Episode 48 – Erik Melin – The moral of the story: ‘populism’ and ‘activism’ in entrepreneurship
This paper engages with the concepts of ‘populism’ and ‘activism’ in entrepreneurial storytelling in order to explain how entrepreneurship may be both an individual and a collective endeavour. Through a case study of a moose park, we show how entrepreneurs move back and forth between individualism and collectivism with what seems to be little forethought. Our findings suggest that populism and activism function as a duality that essentially serves two purposes: populism reinforces the entrepreneur stereotype, highlighting the individual entrepreneur’s business venture; whilst activism challenges stereotypes, initiating new meaning, and social and ecological value change. Embeddedness appears a necessary condition for both these processes – the social connections in context affect the possibilities to initiate change, whether individualist or collectivist. Thus, we contribute to entrepreneurship as practice by showing how storytelling both strengthens and changes social context; and how storytelling alters depending on the social context, and the different forms of embeddedness in it.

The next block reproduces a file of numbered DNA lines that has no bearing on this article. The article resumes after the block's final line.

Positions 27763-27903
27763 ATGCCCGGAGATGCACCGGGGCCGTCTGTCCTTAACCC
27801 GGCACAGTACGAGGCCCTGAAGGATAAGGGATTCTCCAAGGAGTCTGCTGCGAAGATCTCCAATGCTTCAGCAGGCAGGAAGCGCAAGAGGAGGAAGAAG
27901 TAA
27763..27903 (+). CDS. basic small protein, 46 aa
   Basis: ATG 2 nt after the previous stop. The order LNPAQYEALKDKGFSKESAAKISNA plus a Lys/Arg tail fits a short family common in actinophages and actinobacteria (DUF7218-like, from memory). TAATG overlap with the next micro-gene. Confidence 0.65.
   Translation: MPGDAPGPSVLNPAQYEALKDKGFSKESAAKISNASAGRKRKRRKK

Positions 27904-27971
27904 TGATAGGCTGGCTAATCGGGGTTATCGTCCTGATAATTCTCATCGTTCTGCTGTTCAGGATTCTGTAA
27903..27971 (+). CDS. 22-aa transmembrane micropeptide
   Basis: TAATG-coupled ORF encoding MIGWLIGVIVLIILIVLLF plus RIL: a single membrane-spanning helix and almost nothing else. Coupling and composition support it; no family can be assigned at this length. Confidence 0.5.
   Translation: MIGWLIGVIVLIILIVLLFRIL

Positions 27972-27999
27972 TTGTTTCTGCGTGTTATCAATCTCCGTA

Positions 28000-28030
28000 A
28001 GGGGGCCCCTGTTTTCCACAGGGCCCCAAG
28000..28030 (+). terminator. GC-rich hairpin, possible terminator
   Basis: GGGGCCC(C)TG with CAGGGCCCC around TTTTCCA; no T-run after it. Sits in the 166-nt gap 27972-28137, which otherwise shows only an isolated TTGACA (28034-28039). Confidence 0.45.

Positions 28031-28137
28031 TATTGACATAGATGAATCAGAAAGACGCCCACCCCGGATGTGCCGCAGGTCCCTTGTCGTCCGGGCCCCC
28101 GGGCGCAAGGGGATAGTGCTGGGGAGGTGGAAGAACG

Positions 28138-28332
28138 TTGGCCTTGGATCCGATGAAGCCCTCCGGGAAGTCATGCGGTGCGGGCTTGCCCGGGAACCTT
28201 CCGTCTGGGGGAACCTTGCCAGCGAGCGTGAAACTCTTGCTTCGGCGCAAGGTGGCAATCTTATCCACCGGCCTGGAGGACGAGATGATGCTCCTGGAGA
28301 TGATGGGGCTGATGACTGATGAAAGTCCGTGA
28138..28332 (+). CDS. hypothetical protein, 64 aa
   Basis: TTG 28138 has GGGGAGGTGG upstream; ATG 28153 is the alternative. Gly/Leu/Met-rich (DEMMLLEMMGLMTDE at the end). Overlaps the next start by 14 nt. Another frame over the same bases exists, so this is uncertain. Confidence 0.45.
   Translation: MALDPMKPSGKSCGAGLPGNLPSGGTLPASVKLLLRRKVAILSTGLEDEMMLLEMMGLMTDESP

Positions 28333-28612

Full article available on Taylor & Francis website: https://www.tandfonline.com/doi/full/10.1080/08985626.2022.2083690